Max is a trendy, pretty, young lesbian, who is having trouble finding love. A friend sets her up with Ely, whom Max likes, but Ely is frumpy, homely, and older. Nor do they have much in ... See full summary »
T. Wendy McMillan
Monterey, California in the 1940's. Cannery Row - the section of town where the now closed fish canneries are located - is inhabited primarily by the down and out, although many would not ... See full summary »
The movie tells the stories of nine girls from different parts of the world who face arranged marriages, child slavery, and other heartbreaking injustices. Despite these obstacles, the ... See full summary »
The American artist couple Port and Kit Moresby travel aimlessly through Africa, searching for new experiences that could give sense to their relationship. But the flight to distant regions only leads both deeper into despair.
Martha Horgan, a naive woman with an intellectual impairment who lives with her aunt Frances in a small town, is known for always telling the truth. She works at a dry cleaner, where her ... See full summary »
Mickey Gordon is a basketball referee who travels to France to bury his father. Ellen Andrews, an American living in Paris, works for the airline Mickey flies on. They meet and fall in love... See full summary »
All We Are Saying is a personal look at what makes musicians tick -- a look into the psyches of some of the top musical artists of the day. Through a series of intimate conversations, over ... See full summary »
Rosanna Arquette informally interviews several contrasting actresses about how they cope with being a woman in the entertainment industry. The chauvenism of male crew is discussed, the pretentiousness / stereotyping of female characters in American film now. Interviews include those with Alley Sheedy, Martha Plimpton, Debra Winger, Emmanual Beart, and Rosanna's sister, Patricia Arquette -among others. Although a documentary this film seems affected, Arquette never has an argument, never says anything bad about another actress, in fact, complimenting just about everyone of them as being her favourite actress. Written by
Screened as one of "out-of-competition" films at the Cannes Film Festival, May 2002. Director Rosanna Arquette says she made the documentary when she was struck by the fact that Debra Winger, who earned three Oscar nominations, had left the profession in her 30s. See more »
Humor. Intelligence. Talent. Imagination. Bravery. Skill. When you eliminate all those things, what have you got?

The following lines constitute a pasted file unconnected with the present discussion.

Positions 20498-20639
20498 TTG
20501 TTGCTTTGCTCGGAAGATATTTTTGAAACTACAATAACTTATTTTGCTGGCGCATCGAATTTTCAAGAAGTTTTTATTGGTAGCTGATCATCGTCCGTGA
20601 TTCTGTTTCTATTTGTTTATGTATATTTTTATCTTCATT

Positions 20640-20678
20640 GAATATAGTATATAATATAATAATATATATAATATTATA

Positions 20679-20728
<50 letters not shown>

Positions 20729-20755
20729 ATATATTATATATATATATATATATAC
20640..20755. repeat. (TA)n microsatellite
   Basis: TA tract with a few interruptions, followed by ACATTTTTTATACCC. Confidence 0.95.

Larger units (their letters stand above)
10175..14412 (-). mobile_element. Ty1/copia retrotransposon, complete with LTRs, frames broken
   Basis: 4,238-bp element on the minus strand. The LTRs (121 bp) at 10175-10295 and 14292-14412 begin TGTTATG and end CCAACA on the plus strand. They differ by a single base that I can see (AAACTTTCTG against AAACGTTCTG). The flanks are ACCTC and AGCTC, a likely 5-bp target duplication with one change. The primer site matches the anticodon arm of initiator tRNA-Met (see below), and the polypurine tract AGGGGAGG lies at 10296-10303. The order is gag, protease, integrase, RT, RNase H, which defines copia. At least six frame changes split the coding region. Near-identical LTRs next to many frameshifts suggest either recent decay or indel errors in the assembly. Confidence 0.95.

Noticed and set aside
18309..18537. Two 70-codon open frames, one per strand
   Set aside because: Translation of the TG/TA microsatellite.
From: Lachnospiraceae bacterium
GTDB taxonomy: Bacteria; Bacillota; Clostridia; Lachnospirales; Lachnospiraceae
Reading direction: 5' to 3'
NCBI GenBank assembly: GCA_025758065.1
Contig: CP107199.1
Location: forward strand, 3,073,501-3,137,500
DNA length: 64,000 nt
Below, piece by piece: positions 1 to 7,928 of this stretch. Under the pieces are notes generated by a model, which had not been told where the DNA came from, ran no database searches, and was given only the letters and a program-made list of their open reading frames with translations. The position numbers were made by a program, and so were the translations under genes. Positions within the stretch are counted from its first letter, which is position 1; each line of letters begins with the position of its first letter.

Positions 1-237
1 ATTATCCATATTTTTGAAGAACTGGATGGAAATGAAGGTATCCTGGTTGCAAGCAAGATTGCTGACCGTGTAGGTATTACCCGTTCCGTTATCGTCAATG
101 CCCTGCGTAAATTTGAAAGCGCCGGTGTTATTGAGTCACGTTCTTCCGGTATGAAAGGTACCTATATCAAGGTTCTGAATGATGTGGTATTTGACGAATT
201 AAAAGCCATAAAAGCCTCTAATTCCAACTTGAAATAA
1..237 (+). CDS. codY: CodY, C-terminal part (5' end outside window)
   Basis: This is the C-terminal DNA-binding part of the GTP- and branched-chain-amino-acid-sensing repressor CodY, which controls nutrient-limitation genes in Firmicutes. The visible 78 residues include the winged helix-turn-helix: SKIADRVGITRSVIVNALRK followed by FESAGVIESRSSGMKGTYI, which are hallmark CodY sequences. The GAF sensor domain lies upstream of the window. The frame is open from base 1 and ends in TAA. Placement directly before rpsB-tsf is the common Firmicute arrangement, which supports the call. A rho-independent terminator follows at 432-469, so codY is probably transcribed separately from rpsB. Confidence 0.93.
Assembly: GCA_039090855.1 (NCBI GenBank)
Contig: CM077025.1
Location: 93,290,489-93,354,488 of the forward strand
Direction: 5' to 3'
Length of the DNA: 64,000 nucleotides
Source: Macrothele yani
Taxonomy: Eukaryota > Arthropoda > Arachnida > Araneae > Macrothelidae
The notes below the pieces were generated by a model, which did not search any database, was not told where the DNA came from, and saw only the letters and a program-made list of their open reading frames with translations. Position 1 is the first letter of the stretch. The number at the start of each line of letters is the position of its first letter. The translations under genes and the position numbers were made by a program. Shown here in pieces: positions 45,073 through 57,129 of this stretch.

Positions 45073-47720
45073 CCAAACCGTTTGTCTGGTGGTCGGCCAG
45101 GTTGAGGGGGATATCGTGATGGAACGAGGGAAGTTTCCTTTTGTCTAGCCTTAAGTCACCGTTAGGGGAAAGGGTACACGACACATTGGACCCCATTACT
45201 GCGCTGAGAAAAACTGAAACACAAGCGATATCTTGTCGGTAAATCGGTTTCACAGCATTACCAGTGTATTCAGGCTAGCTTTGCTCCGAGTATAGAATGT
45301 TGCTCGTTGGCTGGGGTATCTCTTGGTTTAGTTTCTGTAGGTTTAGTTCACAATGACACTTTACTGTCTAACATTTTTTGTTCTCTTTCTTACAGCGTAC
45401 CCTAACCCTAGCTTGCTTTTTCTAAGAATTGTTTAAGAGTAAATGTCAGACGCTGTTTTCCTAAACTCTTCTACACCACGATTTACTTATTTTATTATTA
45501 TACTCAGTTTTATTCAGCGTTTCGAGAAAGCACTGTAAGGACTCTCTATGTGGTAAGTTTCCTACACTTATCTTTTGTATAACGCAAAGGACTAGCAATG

That's it. So you can't blame these people for resorting to that kind of standard when they've annihilated all their other options. At least for men, there are options, character roles, you know what I'm saying?
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Instead of saying a Rosanna Arquette film, it says a Rosanna Arquette Experience and instead of saying Directed by, it says Experienced by Rosanna Arquette. See more »
I actually just read about this documentary in Entertainment Weekly, so was surprised to see it on Showtime tonight. I was ready to slam it for being shallow, but was pleasantly surprised at its refreshing insights.
Rosanna Arquette directs this documentary about the role of women in Hollywood when they are no longer a starlet; the effects of age on the actress' career. What was most impressive about the documentary was the incredible number of actresses interviewed. From Sharon Stone to Martha Plimpton, Holly Hunter to Charlotte Rampling the many actresses (both fairly obscure and mainstream) express some interesting views without sounding like they are complaining about the `lack of strong roles for women' a phrase that has become cliché. While I am not a fan of Salma Hayek in the least, she came across as very strong, voicing the need for female writers, directors, etc. (and backed up her word by doing that with Frida.)
Arquette's earthy style made the documentary flow very smoothly, and it was refreshing to see no pretensions. On many occasions, she very humbly expressed her adoration and respect for her subjects. She also put many of her interviewees together in groups which not only opened up the dialogue, but showed genuine camaraderie. Even Roger Ebert makes an appearance discussing how the movie going men tastes in movies have changed.
The one complaint I have is that I never really followed Arquette's vision. After listening to the amazing insights provided by actresses, I didn't see a clear correlation with the thesis.
Definitely worth a look, but definitely estrogen-laden so it may not be for all. But for someone who generally leans towards the `anti-Meg Ryan' films this was indeed interesting and thought provoking.
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